presence unsettled the Carlisle defence when a long punt forward
from Paul Huntington fell into the heart of their penalty area.
Dougie Freedman, in a rich vein of form after his arrival on loan
from Crystal Palace, swept the loose ball home to give United
a glimmer of hope and sent the Leeds fans away with something
Asked if the goal had given Leeds the psychological edge for
the return leg at Brunton Park, McAllister insisted: "I think
it's got to. It puts a different perspective on the whole game.
I said it would be a game of 180 minutes and I've got a feeling
this tie will go to the final minutes at Carlisle.
"We got done with some of their counter-attacks. They played
some nice football. I was impressed by Carlisle. They came here
and played well and possibly deserved their victory, but it's
still game on. I'm looking forward to it. It's going to be exciting
"Many people saw us as favourites at Elland Road, but with Carlisle
now having a goal start they will be seen as favourites. It means
we will go in as underdogs. They have the expectation and pressure
of the home fans, which we had the other night. The roles are
reversed and we will see how they cope with that. Pressure can
make a player's decision making and touch be a little bit out.
It is the same with a choice of pass. Our performance on Monday
did surprise me, but that first leg is out of the way now.
"We have seen in the last few days that the home teams in these
games are feeling under a bit of pressure. That is to be expected.
We have relinquished that now. We are going away from home and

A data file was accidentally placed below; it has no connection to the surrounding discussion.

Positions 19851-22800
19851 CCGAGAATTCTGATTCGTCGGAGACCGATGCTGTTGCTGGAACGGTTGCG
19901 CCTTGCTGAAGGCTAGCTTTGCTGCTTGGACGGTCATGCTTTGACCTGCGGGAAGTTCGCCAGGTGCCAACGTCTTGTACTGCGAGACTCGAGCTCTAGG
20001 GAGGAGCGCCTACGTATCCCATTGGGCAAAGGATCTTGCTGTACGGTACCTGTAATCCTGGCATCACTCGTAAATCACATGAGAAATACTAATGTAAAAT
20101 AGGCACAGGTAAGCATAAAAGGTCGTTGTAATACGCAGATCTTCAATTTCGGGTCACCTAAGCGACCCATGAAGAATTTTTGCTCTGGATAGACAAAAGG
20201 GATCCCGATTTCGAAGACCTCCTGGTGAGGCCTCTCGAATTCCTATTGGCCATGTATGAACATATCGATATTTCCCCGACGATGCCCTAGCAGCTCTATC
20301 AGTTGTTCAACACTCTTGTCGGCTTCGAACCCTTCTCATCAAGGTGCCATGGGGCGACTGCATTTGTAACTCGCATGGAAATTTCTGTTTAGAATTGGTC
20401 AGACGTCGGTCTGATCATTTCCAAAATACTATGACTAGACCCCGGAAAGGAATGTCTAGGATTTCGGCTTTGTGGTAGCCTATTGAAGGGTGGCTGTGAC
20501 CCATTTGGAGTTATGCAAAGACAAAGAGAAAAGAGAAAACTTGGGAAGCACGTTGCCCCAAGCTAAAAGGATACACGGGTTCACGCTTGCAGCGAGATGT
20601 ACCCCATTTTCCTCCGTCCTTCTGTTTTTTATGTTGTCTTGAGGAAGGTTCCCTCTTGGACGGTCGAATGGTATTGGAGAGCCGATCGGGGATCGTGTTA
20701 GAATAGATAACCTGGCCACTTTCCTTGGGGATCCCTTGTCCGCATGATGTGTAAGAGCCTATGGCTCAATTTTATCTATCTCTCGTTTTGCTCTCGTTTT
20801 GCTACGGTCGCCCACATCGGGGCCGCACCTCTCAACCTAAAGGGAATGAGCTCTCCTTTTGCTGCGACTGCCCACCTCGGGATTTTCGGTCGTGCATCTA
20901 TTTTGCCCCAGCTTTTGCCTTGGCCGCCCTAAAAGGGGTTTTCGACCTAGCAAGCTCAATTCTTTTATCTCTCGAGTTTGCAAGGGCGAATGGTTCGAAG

the shackles are off. The pressure is on Carlisle. The onus will
be on the home side and the weight of expectation is on them.
We have to take advantage of it.
"It is half time, but the fortunate thing from our point of view
is that there are 90 minutes left and not 45 to get the goal back.
We do not need to go gung ho. We have to play with our heads.
It is not a case of flooding people forward, what we need to do
is recognise the situations when we should commit men forward.
And be brave enough to do it."
Dougie Freedman: "We do finish very strongly. We've shown that
in the last eight or nine games we've a never say die attitude.
Having said that, I thought we performed well throughout, but
it's that attitude that has kept us in it. Credit to Carlisle,
they played well, passed it, and gave us a good game. It's 2-1
though and it's game on.
"The whole atmosphere changed inside the ground with the goal.
It showed the belief we have, and the manager said the attitude
was there again.
"I enjoyed it on Monday. You want to play in front of big crowds
in big games and there's no game bigger than Thursday night."
United had been surprisingly poor in the first leg and no one